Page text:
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Journal Article

Peripheral and central sensation: Multisensory orienting and recognition across species


Zhaoping,  L       
Department of Sensory and Sensorimotor Systems, Max Planck Institute for Biological Cybernetics, Max Planck Society;

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Zhaoping, L. (2023). Peripheral and central sensation: Multisensory orienting and recognition across species. Trends in Cognitive Sciences, 27(6), 539-552. doi:10.1016/j.tics.2023.03.001.

Cite as: https://hdl.handle.net/21.11116/0000-000C-E767-C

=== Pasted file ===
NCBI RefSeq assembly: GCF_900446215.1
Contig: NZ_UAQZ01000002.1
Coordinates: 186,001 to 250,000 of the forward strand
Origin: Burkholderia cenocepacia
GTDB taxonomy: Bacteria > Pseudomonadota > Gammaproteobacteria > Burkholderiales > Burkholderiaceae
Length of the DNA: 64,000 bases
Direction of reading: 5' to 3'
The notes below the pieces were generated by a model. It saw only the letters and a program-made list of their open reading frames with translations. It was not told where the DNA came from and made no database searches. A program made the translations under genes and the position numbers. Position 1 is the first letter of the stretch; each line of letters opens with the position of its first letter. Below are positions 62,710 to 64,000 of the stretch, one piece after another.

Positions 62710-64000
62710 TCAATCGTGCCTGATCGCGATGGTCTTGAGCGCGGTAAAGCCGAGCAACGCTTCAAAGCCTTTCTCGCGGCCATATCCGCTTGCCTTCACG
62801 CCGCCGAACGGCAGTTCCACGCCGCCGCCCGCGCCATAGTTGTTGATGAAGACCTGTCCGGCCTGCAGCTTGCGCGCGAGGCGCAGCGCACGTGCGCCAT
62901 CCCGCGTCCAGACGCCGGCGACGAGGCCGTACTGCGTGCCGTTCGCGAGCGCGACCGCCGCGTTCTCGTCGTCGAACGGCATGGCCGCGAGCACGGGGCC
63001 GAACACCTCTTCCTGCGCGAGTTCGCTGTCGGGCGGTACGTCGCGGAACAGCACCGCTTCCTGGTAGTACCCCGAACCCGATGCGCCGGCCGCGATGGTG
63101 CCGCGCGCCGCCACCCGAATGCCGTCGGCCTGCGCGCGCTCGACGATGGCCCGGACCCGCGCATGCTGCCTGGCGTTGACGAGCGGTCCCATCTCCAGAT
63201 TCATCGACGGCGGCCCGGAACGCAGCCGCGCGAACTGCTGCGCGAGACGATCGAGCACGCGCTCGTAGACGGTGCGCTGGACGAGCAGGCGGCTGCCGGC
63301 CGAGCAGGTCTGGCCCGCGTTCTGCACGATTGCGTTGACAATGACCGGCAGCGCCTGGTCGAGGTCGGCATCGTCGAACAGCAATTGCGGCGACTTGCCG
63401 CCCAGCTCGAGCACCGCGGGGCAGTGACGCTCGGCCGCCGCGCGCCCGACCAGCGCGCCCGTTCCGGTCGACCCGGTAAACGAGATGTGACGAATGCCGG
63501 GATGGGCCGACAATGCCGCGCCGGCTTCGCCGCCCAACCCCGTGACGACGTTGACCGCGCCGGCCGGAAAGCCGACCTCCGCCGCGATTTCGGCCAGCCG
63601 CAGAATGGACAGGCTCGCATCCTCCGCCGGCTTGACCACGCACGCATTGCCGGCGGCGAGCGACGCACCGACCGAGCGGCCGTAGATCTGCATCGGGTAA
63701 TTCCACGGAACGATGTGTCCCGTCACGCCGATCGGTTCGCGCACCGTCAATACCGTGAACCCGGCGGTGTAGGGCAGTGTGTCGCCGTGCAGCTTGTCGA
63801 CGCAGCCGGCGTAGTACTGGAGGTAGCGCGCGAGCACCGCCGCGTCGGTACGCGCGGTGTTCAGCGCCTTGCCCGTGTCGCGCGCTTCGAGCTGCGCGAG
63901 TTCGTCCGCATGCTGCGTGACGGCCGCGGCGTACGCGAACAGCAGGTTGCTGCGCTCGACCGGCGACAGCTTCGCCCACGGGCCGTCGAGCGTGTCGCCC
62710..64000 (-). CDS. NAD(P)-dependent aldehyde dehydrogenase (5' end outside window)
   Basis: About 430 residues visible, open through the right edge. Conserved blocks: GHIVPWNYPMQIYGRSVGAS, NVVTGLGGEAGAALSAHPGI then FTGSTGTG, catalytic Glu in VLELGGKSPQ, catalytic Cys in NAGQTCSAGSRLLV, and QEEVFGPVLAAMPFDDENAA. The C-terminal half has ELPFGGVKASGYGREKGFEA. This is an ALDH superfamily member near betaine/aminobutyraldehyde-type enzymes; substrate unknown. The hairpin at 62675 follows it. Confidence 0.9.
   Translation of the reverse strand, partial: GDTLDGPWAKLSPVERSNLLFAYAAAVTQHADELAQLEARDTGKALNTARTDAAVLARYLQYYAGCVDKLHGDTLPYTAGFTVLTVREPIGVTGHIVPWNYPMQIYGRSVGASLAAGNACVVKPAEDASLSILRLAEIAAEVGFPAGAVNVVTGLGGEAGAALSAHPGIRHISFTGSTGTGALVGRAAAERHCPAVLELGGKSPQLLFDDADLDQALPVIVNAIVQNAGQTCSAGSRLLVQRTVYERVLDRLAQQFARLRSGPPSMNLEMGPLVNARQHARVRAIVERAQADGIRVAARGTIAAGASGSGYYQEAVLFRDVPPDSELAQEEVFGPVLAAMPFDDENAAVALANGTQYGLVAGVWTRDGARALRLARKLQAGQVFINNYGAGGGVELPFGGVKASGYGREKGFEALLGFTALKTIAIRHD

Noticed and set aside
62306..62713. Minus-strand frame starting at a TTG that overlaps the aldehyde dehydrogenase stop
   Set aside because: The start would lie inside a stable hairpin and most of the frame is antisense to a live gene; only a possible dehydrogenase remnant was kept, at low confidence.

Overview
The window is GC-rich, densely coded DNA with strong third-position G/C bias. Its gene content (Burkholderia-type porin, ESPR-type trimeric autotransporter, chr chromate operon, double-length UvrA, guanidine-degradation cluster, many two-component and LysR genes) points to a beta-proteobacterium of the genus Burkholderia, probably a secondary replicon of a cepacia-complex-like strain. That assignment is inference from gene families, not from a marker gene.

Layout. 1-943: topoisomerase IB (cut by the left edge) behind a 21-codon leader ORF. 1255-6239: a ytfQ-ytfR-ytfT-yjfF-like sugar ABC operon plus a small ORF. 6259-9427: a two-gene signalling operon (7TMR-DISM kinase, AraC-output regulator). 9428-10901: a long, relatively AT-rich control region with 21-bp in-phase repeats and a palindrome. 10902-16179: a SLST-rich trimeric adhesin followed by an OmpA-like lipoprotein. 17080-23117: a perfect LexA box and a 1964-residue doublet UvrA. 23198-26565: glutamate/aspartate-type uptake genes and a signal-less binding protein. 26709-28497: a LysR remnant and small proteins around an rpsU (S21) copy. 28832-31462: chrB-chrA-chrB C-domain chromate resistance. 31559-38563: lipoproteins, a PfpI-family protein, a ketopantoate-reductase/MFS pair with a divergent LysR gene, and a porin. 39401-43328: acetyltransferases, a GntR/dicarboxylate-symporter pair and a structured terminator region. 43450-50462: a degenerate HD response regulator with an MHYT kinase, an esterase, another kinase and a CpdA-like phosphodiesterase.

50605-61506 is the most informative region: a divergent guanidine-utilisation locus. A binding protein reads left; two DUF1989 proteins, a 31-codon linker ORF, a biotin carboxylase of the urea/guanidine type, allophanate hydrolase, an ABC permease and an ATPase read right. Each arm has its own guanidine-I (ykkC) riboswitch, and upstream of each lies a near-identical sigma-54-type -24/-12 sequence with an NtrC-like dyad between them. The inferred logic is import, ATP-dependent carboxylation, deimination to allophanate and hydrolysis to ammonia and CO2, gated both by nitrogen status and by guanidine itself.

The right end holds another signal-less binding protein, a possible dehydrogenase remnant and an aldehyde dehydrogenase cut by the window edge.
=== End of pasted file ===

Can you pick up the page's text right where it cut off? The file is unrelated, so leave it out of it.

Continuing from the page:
Attentional bottlenecks force animals to deeply process only a selected fraction of sensory inputs. This motivates a unifying central-peripheral dichotomy (CPD), which separates multisensory processing into functionally defined central and peripheral senses. Peripheral senses (e.g., human audition and peripheral vision) select a fraction of the sensory inputs by orienting animals' attention; central senses (e.g., human foveal vision) allow animals to recognize the selected inputs. Originally used to understand human vision, CPD can be applied to multisensory processes across species. I first describe key characteristics of central and peripheral senses, such as the degree of top-down feedback and density of sensory receptors, and then show CPD as a framework to link ecological, behavioral, neurophysiological, and anatomical data and produce falsifiable predictions.